The Motion Picture Association of America has a lot of goddamn nerve. It's so in love with the idea of suing Internet users for downloading movies that it asked the feds to save the 25 petabytes of Megaupload user data compiled while building the case against that site so it can file some lawsuits of its own in the future. Former MPAA head Jack Valenti was fond of saying that there's no such thing as fair use, meaning you don't get to share any movie you own with anyone, ever, without paying, but they have no problem making illegal copies of movies when it serves their needs. For instance, the MPAA was once caught burning illegal copies of the documentary This Film Is Not Yet Rated to distribute to employees.

Thinkstock/Comstock/Getty Images
"It isn't piracy if we don't call it that."

Like we said, a lot of goddamn nerve, and the MPAA's disregard for the same copyright laws it fights so hard to enforce doesn't end with a few illegally copied DVDs. A blogger who wrote his own blogging engine called Forest Blog found that the MPAA was using his work on one of its sites, but had removed any linkbacks or attribution that would indicate where the software they were using came from. The saddest part of that fiasco was that they were totally within their rights to do that if they had simply paid the developer in question a license fee of just $25. The MPAA argued that the site in question wasn't technically public yet (although you could obviously find it with little effort), and that they would have paid up in the event that it went live.

Meanwhile, the MPAA once forged ahead with a $100,000 lawsuit against a man for downloading one movie that it could not even find on any of his four computers. We added that emphasis because fuck these people so hard.

Ablestock.com/AbleStock.com/Getty Images
"He mentioned the movie twice on Twitter. I'm ruling that a green light."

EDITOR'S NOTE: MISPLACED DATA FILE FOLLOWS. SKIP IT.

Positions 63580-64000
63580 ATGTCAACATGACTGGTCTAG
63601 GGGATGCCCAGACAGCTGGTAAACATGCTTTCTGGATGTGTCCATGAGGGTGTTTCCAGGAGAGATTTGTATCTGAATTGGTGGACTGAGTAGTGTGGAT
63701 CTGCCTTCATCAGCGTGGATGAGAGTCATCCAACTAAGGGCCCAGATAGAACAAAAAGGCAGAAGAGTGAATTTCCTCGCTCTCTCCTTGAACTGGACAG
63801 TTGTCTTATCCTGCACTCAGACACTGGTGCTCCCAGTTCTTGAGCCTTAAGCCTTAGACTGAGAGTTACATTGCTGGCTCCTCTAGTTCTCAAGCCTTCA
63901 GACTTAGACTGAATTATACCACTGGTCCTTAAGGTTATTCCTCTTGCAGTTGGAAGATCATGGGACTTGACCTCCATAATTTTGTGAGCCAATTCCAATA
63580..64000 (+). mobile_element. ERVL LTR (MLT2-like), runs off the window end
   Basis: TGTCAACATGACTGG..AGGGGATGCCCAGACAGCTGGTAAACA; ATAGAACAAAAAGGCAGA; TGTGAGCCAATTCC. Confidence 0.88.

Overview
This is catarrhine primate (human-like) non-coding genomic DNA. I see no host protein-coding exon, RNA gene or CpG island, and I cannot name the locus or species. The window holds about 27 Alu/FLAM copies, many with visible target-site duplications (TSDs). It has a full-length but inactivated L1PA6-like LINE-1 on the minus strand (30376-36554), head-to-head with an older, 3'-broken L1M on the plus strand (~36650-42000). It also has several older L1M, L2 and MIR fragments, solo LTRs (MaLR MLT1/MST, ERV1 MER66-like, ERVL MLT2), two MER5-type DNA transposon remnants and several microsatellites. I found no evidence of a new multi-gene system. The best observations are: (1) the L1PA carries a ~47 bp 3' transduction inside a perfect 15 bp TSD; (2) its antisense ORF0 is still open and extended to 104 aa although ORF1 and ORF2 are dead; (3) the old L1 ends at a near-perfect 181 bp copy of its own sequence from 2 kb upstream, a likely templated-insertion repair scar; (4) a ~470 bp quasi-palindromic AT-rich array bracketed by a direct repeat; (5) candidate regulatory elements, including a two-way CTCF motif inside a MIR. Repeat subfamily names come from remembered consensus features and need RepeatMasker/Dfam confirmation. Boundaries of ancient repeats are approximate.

And we still aren't done. The MPAA took its copyright watchdogging in a terrifying new direction a few years back when it introduced rootkit software to be installed on college campuses. They claimed that it was merely for each school's own internal data-gathering needs, but privacy experts pointed out that it would also be a great way to allow anyone to spy on your network while hiding the fact that they're doing so.

Thankfully, we never had a chance to find out. Shortly after posting their new weapon of awful online, it was noted that the software was based on a GPL (general public license) version of Linux called Xubuntu. That GPL requires any program built using that code to have its source code released and licensed under the GPL also. The MPAA refused to do that, forcing an Ubuntu developer to send a takedown request to the ISP hosting the shady software.

OpenCage
No one at the MPAA has a large enough beard to properly run Linux.

Not long after that, the link to the software was taken down. Count that as a minor victory, while also assuming that, in the days since this embarrassing incident, the MPAA has probably just found newer and better ways to spy on you.



For more people who probably should've quit while they were ahead, check out 5 People Who Screwed Things Up for Everybody and 6 People Who Died In Order To Prove A (Retarded) Point.

If you're pressed for time and just looking for a quick fix, then check out The Worst Snack Slogan of All Time .